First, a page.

One of the things about preparing for a b-school personal interview, especially that of an old IIM, is that one struggles to find a structure to prepare for what can potentially be the most random 20 minutes of one’s life. I am sure my previous post, despite my intentions, would have scared readers rather than re-assured them. So let us see how you can bring some structure into your PI Prep. Advertisements
In the previous post, we discussed how to start your prep for WATs and GDs. In this post, we will tackle the big fish — The B-School Personal Interview. The Indian b-school interview is maybe the most random of all interview processes that you will ever face in your life. Going by student testimonials and transcripts over the last few years, barring IIM-B, none of the schools seem to have a fixed yardstick for asking questions. If panels have one thing in common it seems to be their mistrust of candidates and the claims they make. Most panels start with the premise that the only thing the candidate wants is to make more money and hence it might be useless to start asking them The Big 5 Standard Questions — Tell us something about yourself Describe your work experience Why do want to do an MBA What are your long-term and short-term goals List your strengths and weaknesses They would rather test out your mettle by grilling you on the things you mention in the …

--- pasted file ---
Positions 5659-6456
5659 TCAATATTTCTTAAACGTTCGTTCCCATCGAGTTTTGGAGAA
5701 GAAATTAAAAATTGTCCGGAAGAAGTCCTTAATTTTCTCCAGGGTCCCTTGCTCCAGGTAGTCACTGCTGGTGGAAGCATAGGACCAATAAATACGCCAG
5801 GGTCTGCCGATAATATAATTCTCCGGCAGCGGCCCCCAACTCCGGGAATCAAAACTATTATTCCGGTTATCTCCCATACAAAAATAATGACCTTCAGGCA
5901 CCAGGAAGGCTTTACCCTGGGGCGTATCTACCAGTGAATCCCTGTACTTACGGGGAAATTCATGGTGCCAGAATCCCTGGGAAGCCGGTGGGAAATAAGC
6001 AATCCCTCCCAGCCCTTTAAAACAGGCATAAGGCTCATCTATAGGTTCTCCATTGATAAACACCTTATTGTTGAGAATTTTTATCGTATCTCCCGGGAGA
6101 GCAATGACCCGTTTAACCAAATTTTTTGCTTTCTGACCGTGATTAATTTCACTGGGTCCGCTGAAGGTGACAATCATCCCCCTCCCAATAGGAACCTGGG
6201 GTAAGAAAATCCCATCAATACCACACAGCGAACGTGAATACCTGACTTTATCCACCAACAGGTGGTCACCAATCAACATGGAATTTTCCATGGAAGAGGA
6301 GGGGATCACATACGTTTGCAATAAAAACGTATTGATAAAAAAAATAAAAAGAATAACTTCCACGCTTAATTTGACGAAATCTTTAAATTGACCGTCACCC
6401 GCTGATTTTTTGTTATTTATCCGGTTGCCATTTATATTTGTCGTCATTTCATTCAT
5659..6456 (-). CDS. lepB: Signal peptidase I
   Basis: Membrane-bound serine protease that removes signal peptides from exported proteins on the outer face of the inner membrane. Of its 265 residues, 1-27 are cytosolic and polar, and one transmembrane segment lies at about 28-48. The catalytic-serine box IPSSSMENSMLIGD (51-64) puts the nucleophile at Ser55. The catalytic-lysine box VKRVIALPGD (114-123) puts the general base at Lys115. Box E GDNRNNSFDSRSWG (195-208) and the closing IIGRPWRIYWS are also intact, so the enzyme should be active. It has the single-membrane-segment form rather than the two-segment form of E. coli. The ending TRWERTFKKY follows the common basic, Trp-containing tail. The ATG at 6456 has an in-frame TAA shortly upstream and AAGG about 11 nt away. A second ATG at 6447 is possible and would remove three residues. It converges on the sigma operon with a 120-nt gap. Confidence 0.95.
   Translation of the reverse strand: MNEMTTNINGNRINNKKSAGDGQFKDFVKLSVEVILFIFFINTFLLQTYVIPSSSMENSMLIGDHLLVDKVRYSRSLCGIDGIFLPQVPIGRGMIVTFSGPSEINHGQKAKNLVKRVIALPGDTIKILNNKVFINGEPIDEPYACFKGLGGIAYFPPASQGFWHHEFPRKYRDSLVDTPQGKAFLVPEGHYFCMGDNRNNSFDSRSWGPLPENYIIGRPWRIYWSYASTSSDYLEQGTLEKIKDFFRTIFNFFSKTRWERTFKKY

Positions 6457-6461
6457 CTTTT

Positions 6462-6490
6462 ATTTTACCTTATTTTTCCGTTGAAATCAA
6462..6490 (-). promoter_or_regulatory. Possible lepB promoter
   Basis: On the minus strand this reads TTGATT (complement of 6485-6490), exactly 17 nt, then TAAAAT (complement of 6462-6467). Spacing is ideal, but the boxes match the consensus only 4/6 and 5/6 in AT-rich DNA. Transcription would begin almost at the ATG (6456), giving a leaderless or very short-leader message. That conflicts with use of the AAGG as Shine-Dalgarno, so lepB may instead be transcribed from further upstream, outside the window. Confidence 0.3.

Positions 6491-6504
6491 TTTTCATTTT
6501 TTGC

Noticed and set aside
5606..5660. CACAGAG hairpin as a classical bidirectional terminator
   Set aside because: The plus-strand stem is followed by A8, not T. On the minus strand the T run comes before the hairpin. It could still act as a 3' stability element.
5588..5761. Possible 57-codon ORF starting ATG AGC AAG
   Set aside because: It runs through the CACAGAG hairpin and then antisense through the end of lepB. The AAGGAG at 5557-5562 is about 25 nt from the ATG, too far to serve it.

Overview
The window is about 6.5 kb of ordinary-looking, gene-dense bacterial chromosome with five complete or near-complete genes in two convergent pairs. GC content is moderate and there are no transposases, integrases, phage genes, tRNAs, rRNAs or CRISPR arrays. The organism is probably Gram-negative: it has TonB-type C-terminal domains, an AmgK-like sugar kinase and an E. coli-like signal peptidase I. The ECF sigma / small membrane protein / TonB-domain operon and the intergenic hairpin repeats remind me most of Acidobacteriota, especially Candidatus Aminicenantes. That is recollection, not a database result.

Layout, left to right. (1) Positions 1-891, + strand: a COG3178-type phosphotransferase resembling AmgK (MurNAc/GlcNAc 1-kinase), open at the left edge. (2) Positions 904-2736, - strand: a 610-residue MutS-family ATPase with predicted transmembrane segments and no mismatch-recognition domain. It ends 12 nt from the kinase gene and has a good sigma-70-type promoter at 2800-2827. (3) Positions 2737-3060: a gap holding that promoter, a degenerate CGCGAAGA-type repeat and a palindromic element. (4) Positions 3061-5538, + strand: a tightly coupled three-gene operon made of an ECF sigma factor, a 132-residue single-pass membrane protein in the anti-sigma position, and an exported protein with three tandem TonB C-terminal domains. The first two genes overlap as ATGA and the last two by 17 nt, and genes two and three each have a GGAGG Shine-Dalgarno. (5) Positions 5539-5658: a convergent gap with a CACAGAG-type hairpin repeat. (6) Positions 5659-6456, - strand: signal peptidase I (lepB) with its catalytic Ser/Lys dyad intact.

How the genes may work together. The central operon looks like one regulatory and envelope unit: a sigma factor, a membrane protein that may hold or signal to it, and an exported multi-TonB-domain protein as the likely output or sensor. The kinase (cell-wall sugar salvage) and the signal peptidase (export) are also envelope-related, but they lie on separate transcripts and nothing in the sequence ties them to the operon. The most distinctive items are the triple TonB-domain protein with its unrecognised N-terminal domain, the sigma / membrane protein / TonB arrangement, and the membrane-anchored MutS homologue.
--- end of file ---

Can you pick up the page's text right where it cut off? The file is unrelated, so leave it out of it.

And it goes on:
Now that the CAT scorecard is out, the time to start preparing for WAT-GD-PI has come. But how does one go about it? It all seems like a vast sea with no beginning and no end. A single post covering all the three — WAT, GD & PI — will be unwieldy to say the least, so I will do a series of posts that will help you kick-start your prep for the second-stage.
I never thought I will be doing a timing strategy post since the CAT has gone with fixed sectional time-limits for a long time now. But a reader asked for one for the XAT and thought it might not be a bad idea to do a short post on the same. I have always preferred a test without sectional time-limits since it tests a crucial quality required for management — optimizing resources to achieve maximum return on investment. In this case, the resources are your own skills and the investment is your time. So how does one go about using the 180 minutes on the XAT?
This piece on Decision Making has really expanded and I hope as I begin to write this post that this will be the closing piece that concludes this and this.
In the previous post we discussed how Decision Making can be the undoing of XAT aspirants and tried to understand the nature of questions that come up on the section. We took up two sets from the Decision Making section of the last year’s XAT and discussed a structure to answer DM questions. In this post, we shall look at the remaining questions from last year’s paper.
One of the most tedious and inscrutable sections that you will find across all management entrance tests, Decision Making has been the nemesis of many a XAT-aspirant. A lot of factors contribute towards DM possibly being the biggest stumbling block on the XAT. But none is bigger than the fact the amount of time any test-taker would have spent preparing for DM when compared to any other section is minuscule. This coupled with the dislike and unease most aspirants have towards reading and the extremely subjective nature of questions ensures that DM ends up becoming the deal-breaker as far as the XAT is concerned.